While lower commodity prices are causing sluggish economic conditions in the rail industry, those conditions aren't having much impact on Wabtec's (NYSE:WAB) financial results yet. That was pretty clear in the company's third-quarter report, which it issued before the market opened on Thursday. Its results were right on target, and would have been even higher if it wasn't for foreign currency headwinds and an acquisition-related charge.

Wabtec results: The raw numbers

 

Q3 2015 Actuals

Q3 2014 Actuals

Growth (YOY)

Revenue

$809.5 million

$797.3 million

2%

Income from Operations

$152.1 million

$136.0 million

12%

EPS

$1.02

$0.93

10%

Source: Wabtec Corporation.

What happened with Wabtec this quarter?
Wabtec continues to be driven by strong growth in its Freight Group.

  • Sales in the aforementioned Freight Group rose 12% over the year-ago quarter, to $507.2 million.
  • That helped offset weakness in the company's Transit Group, where sales slipped 12% year over year, to $302.4 million.
  • The company has a plan to boost the slipping sales in its Transit Group by acquiring Faiveley Transport, which it's making progress toward closing.
  • That acquisition chipped $0.02 per share off of the company's earnings due to acquisition-related charges.
  • Currencies also chipped away at earnings, reducing diluted earnings by $0.05 per share versus the year-ago quarter. Further, currencies took a $39 million chunk out of revenue compared to the third quarter of last year.

What management had to say
Wabtec CEO Raymond Belter praised the performance of the company's Freight Group in the earnings release, noting that the company's solid quarter was "driven by the performance" of that segment. Because of this strength, Belter said that the company "expect[s] to finish the year with a good fourth quarter, even though global economic conditions remain sluggish, due mainly to the effects of lower commodities prices."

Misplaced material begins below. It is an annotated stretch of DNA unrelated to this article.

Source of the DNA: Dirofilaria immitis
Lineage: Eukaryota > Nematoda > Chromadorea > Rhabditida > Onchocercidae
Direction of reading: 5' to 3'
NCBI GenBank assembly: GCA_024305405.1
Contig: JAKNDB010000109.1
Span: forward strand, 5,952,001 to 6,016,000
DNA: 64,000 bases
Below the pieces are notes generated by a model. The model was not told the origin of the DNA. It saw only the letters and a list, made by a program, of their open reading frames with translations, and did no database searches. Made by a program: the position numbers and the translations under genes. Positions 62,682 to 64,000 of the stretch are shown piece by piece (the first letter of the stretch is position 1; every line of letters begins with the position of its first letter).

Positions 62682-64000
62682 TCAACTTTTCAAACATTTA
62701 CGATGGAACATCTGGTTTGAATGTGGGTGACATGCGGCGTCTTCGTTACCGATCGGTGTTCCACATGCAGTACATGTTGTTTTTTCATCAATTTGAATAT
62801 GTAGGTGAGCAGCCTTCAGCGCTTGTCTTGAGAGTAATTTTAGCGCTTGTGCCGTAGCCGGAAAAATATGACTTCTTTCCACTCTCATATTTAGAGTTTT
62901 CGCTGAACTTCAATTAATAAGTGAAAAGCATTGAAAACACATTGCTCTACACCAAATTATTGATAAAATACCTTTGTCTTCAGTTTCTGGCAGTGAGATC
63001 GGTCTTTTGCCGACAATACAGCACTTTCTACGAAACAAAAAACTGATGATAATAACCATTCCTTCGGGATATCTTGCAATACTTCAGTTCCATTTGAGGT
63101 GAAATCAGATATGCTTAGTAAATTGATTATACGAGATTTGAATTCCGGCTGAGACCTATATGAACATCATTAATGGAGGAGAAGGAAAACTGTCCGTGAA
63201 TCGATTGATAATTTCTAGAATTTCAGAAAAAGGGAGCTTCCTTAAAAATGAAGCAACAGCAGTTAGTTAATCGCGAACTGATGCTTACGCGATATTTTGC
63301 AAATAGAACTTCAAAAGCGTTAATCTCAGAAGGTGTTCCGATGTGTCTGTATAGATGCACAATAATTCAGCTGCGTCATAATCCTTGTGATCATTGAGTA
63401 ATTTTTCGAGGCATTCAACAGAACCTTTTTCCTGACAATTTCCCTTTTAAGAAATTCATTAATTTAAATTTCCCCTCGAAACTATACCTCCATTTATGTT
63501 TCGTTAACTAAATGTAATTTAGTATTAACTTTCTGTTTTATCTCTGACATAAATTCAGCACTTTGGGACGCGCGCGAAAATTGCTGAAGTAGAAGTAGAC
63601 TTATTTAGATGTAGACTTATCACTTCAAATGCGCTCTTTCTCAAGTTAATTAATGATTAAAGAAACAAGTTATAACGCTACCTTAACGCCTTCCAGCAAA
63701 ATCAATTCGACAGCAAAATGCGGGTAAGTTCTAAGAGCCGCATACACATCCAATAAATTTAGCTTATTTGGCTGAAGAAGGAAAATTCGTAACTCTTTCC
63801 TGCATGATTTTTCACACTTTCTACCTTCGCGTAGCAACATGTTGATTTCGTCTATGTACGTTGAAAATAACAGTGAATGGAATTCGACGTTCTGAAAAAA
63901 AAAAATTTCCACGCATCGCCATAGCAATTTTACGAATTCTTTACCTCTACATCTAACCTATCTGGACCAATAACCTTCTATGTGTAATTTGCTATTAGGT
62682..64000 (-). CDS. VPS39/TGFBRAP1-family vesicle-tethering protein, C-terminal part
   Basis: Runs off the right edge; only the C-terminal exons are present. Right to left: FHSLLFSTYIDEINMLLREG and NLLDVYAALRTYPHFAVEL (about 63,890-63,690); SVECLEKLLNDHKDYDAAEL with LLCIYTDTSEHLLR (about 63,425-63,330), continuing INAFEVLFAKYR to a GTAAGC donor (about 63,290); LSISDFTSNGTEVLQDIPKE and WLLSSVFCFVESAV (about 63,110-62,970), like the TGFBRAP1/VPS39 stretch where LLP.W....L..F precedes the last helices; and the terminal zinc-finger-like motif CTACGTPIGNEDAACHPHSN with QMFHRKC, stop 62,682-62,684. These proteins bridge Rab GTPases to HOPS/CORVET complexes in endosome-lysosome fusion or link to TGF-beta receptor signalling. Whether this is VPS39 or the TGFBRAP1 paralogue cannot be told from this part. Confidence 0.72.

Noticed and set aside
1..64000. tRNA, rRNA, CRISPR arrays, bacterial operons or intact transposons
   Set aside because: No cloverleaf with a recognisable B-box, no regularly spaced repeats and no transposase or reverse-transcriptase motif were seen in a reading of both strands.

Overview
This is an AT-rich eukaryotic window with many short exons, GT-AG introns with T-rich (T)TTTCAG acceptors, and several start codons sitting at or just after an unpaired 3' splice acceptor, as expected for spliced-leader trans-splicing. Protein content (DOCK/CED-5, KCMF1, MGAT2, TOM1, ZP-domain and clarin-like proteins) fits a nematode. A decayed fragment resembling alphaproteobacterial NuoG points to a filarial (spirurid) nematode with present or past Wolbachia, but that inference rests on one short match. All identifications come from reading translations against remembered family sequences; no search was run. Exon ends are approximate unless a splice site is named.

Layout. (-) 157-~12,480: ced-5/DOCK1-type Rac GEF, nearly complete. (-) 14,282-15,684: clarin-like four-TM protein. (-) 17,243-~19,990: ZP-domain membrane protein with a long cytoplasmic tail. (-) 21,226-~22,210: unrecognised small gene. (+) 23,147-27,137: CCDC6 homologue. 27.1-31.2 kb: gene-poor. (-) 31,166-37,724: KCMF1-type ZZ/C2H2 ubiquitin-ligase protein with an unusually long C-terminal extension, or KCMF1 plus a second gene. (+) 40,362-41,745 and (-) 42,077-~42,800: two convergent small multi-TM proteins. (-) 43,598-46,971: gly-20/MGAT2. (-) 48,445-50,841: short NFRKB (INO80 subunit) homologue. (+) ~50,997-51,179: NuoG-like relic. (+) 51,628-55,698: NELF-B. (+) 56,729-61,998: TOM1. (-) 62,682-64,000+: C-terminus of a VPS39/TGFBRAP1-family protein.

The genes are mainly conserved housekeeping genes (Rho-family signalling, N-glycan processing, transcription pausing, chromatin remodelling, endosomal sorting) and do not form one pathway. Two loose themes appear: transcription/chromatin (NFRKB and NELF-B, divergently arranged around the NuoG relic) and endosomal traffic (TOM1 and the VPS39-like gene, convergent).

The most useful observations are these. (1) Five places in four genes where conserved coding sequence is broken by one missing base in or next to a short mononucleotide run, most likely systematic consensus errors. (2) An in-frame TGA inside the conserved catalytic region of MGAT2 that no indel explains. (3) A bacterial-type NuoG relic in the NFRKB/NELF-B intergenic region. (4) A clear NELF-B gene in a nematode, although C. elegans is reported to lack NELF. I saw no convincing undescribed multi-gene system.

Those sluggish conditions are certainly starting to impact the rail industry, with the freight railcar market really starting to slow, especially in light of the slump in the oil market. A report by Wells Fargo earlier this week noted that orders for new freight cars plunged 83% year over year, to 7,374, which is the biggest drop since the late 1980s, and the lowest number of cars since 2010. This is expected to have a big impact on railcar makers like Trinity Industries (NYSE:TRN) and Greenbrier (NYSE:GBX), with Wells seeing "a moderating U.S. industrial environment that could restrain freight traffic and new car demand."

Having said that, if there's a saving grace, it's the fact that Trinity Industries, Greenbrier, and other railcar makers do have a current backlog of more than 122,000 units, which should keep them busy for awhile. However, this trend is something Wabtec investors need to keep an eye on because the company makes many of the parts, including brakes, that are used in freight rail cars.

Looking forward
Despite concerns of a possibility of slowing future Freight Group sales, Wabtec has affirmed its 2015 earnings guidance, with the expectation that it will earn about $4.10 per share. Further, it expects revenue growth to be about 9% for the year -- though that guidance is down slightly from the up-to-10% revenue growth it had guided to just last quarter.

Looking a bit further ahead, it's also worth mentioning that the company sees big things from the Faively acquisition, which Belter says, "will strengthen our position in the global transit business and enhance our future growth opportunities." That deal could help the company turn around its struggling Transit Group at a time when its Freight Group could start to feel some added pressure from the commodities slump.

Matt DiLallo has no position in any stocks mentioned. The Motley Fool owns shares of and recommends Wells Fargo. The Motley Fool recommends The Greenbrier Companies and Westinghouse Air Brake Technologies. Try any of our Foolish newsletter services free for 30 days. We Fools may not all hold the same opinions, but we all believe that considering a diverse range of insights makes us better investors. The Motley Fool has a disclosure policy.